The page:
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26 Mar 2020 | 06:54 AM UTC

Japan: Stay-at-home policy implemented in Tokyo effective March 26 /update 15

Authorities ask Tokyo residents to stay home amid COVID-19 pandemic; further international spread of the virus likely

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JPN

Event

On Wednesday, March 25, Tokyo Governor Yurike Koike asked the city's residents to avoid going out for all but non-essential trips, and to avoid public spaces and restaurants in efforts to slow the spread of the coronavirus (COVID-19) pandemic. Japan's government has not put any binding lockdown or city-wide quarantine measures in place yet, though has advised Japanese nationals to avoid travel abroad.

The 2020 Olympics, originally set to take place in Tokyo, have been pushed back to 2021 due to concerns about the virus.

Hokkaido prefecture, until recently the epicenter of Japan's COVID-19 outbreak, repealed its state of emergency on Friday, March 20, after successfully containing the local outbreak, and is slated to re-open schools.

As of Thursday, March 26, 1307 cases of COVID-19 have been confirmed in the country, with 45 associated fatalities and 310 recoveries, excluding cases and deaths from the Princess Diamond cruise ship. Further international spread of the virus is likely over the coming weeks.

Context

The first case of COVID-19 was reported on December 31 and the source of the outbreak has been linked to a wet market in Wuhan (Hubei province, China). Human-to-human and patient-to-medical staff transmission of the virus have been confirmed. Many of the associated fatalities have been due to pneumonia caused by the virus.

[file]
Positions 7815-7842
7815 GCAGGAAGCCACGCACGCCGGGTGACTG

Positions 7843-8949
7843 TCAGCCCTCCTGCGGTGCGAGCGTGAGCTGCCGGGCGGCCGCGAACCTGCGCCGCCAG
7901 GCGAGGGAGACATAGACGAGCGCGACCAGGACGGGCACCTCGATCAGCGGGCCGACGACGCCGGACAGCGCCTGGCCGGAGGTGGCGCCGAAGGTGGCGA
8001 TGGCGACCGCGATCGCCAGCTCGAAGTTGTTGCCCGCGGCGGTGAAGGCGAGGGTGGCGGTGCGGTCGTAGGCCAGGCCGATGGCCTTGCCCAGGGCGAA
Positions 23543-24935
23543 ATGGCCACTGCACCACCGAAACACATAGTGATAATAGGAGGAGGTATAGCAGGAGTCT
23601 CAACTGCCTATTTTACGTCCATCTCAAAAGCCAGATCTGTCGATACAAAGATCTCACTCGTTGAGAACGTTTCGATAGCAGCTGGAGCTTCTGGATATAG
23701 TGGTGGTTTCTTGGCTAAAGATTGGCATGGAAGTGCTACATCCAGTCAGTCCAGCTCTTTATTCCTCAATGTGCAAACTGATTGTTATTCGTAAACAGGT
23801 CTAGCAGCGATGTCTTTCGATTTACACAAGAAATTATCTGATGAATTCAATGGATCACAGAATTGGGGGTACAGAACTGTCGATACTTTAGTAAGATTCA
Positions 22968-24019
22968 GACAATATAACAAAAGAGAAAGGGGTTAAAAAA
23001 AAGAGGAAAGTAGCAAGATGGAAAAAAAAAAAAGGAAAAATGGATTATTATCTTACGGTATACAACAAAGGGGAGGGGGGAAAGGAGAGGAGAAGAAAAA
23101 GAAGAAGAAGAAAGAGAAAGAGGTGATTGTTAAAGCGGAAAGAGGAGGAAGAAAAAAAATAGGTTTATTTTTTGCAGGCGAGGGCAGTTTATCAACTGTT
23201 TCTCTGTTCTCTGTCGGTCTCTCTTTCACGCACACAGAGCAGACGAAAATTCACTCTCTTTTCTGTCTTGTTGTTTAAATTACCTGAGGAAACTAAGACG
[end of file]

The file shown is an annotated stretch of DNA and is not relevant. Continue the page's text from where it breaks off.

Cases of the virus have been confirmed in numerous countries and territories worldwide. Virus-screening and quarantining measures are being implemented at airports worldwide, as well as extensive travel restrictions. On March 11, the World Health Organization (WHO) declared the global outbreak a pandemic.

Pneumonia symptoms include dry cough, chest pain, fever, and labored breathing. Pneumonia can be contagious and can be transmitted from human to human. The influenza virus, or the flu, is a common cause of viral pneumonia.

Advice

Measures adopted by local authorities evolve quickly and are usually effective immediately. Depending on the evolution of the outbreak in other countries, authorities are likely to modify, at very short notice, the list of countries whose travelers are subject to border control measures or entry restrictions upon their arrival to the territory in question. It is advised to postpone nonessential travel due to the risk that travelers may be refused entry or be subject to quarantine upon their arrival or during their stay.

To reduce the general risk of transmission, travelers are advised to abide the following measures:

  • Frequently clean hands by applying an alcohol-based hand rub or washing with soap and water.
  • When coughing and sneezing, cover mouth and nose with a flexed elbow or tissue; if used, throw the tissue away immediately and wash hands.
  • If experiencing a fever, cough, difficulty breathing, or any other symptoms suggestive of respiratory illness, including pneumonia, call emergency services before going to the doctor or hospital to prevent the potential spread of the disease.